And yet we still haven’t experienced the cost savings coming our way from drone delivery, the Internet of Things, tokenized ecosystems, the impact of truly powerful AI, or even the other major applications for 3D printing and AR/VR.
Perhaps nothing will be more transformed than today’s $20 trillion retail sector.
Hold on, stay tuned, and get your AI-enabled cryptocurrency ready.
Abundance Digital Online Community: I’ve created a digital/online community of bold, abundance-minded entrepreneurs called Abundance Digital.
Abundance Digital is my ‘onramp’ for exponential entrepreneurs — those who want to get involved and play at a higher level. Click here to learn more.
Image Credit: Zapp2Photo / Shutterstock.com Continue reading
New planets found in distant corners of the galaxy. Climate models that may improve our understanding of sea level rise. The emergence of new antimalarial drugs. These scientific advances and discoveries have been in the news in recent months.
While representing wildly divergent disciplines, from astronomy to biotechnology, they all have one thing in common: Artificial intelligence played a key role in their scientific discovery.
One of the more recent and famous examples came out of NASA at the end of 2017. The US space agency had announced an eighth planet discovered in the Kepler-90 system. Scientists had trained a neural network—a computer with a “brain” modeled on the human mind—to re-examine data from Kepler, a space-borne telescope with a four-year mission to seek out new life and new civilizations. Or, more precisely, to find habitable planets where life might just exist.
The researchers trained the artificial neural network on a set of 15,000 previously vetted signals until it could identify true planets and false positives 96 percent of the time. It then went to work on weaker signals from nearly 700 star systems with known planets.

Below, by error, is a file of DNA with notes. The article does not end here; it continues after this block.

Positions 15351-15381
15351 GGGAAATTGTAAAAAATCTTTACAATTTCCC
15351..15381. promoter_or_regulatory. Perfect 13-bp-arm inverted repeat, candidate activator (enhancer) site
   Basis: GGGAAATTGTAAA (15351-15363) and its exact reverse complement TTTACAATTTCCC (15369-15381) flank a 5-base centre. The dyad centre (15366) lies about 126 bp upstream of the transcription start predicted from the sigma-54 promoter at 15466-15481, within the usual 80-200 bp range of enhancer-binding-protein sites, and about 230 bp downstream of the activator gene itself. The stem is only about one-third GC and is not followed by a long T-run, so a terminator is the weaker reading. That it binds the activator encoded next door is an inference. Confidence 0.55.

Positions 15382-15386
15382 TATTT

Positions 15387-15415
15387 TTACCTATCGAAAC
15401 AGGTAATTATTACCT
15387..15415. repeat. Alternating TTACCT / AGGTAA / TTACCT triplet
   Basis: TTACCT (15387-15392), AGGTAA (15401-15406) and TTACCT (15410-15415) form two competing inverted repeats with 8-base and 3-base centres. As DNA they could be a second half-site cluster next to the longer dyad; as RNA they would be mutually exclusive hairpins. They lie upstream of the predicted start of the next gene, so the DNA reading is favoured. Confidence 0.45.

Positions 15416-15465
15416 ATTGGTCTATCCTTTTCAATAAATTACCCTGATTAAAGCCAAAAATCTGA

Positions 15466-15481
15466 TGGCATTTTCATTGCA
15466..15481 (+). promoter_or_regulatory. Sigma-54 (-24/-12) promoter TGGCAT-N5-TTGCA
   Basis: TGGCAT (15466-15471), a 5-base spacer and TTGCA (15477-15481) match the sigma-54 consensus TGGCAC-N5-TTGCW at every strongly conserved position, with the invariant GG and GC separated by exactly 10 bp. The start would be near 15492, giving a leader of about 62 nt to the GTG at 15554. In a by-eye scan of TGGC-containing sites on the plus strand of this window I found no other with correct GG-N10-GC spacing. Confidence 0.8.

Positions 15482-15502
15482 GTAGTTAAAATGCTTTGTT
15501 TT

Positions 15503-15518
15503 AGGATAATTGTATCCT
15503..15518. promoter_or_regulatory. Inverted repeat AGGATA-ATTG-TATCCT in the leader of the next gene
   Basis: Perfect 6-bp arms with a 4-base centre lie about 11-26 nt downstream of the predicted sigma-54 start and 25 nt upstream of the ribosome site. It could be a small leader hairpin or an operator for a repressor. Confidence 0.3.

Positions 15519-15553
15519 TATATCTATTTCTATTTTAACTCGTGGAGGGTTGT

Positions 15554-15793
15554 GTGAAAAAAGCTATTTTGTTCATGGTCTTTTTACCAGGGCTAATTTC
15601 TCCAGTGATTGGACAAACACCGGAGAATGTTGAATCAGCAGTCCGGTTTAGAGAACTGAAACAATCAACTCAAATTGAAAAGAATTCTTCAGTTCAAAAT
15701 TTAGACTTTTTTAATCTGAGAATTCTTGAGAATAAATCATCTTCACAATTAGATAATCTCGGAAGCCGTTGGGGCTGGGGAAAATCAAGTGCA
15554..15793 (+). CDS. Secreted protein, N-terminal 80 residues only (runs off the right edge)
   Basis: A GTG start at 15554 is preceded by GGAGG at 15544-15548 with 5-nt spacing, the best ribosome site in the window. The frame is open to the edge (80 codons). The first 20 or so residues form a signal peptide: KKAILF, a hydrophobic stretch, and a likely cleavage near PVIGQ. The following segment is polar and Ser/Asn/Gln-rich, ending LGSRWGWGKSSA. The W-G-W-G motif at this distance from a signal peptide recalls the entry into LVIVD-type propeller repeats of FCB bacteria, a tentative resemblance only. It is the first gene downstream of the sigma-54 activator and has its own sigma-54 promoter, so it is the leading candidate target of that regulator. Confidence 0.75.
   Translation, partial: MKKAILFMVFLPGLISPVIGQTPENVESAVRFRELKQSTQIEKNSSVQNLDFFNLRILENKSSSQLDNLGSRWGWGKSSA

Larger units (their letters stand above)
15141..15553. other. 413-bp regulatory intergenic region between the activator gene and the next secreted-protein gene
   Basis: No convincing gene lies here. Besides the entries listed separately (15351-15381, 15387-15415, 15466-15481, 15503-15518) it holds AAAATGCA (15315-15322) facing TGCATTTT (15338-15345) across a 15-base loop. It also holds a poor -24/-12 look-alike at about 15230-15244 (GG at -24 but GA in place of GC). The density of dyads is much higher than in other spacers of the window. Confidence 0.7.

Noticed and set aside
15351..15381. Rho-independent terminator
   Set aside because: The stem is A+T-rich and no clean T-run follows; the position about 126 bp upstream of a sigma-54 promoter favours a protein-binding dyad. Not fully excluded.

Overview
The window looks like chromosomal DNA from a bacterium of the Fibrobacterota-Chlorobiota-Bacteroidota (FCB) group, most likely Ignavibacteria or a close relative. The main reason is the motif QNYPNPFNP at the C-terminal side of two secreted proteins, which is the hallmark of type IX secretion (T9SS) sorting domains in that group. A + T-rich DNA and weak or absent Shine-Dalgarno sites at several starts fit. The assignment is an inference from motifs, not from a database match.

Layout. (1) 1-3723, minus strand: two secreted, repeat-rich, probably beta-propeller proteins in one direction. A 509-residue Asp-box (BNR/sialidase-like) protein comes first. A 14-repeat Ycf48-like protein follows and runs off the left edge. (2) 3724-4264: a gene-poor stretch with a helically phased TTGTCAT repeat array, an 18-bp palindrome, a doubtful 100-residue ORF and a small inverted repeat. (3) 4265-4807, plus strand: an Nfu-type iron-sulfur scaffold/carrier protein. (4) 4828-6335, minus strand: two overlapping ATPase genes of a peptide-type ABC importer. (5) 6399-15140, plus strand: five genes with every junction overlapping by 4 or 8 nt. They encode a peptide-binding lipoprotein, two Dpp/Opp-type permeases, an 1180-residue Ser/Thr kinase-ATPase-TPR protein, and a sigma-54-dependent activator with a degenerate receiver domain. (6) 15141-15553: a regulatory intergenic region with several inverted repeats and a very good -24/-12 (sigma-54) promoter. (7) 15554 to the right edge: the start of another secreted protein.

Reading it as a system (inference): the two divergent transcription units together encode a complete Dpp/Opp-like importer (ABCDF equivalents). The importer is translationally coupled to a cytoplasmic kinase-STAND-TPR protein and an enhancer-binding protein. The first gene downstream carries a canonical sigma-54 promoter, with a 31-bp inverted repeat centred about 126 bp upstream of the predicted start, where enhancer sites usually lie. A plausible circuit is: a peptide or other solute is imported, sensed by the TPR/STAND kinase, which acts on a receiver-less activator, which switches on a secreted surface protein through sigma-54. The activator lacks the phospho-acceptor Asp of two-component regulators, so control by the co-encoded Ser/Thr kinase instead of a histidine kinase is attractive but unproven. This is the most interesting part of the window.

The machine detected Kepler 90i—a hot, rocky planet that orbits its sun about every two Earth weeks—through a nearly imperceptible change in brightness captured when a planet passes a star. It also found a sixth Earth-sized planet in the Kepler-80 system.
AI Handles Big Data
The application of AI to science is being driven by three great advances in technology, according to Ross King from the Manchester Institute of Biotechnology at the University of Manchester, leader of a team that developed an artificially intelligent “scientist” called Eve.
Those three advances include much faster computers, big datasets, and improved AI methods, King said. “These advances increasingly give AI superhuman reasoning abilities,” he told Singularity Hub by email.
AI systems can flawlessly remember vast numbers of facts and extract information effortlessly from millions of scientific papers, not to mention exhibit flawless logical reasoning and near-optimal probabilistic reasoning, King says.
AI systems also beat humans when it comes to dealing with huge, diverse amounts of data.
That’s partly what attracted a team of glaciologists to turn to machine learning to untangle the factors involved in how heat from Earth’s interior might influence the ice sheet that blankets Greenland.
Algorithms juggled 22 geologic variables—such as bedrock topography, crustal thickness, magnetic anomalies, rock types, and proximity to features like trenches, ridges, young rifts, and volcanoes—to predict geothermal heat flux under the ice sheet throughout Greenland.
The machine learning model, for example, predicts elevated heat flux upstream of Jakobshavn Glacier, the fastest-moving glacier in the world.
“The major advantage is that we can incorporate so many different types of data,” explains Leigh Stearns, associate professor of geology at Kansas University, whose research takes her to the polar regions to understand how and why Earth’s great ice sheets are changing, questions directly related to future sea level rise.
“All of the other models just rely on one parameter to determine heat flux, but the [machine learning] approach incorporates all of them,” Stearns told Singularity Hub in an email. “Interestingly, we found that there is not just one parameter…that determines the heat flux, but a combination of many factors.”
The research was published last month in Geophysical Research Letters.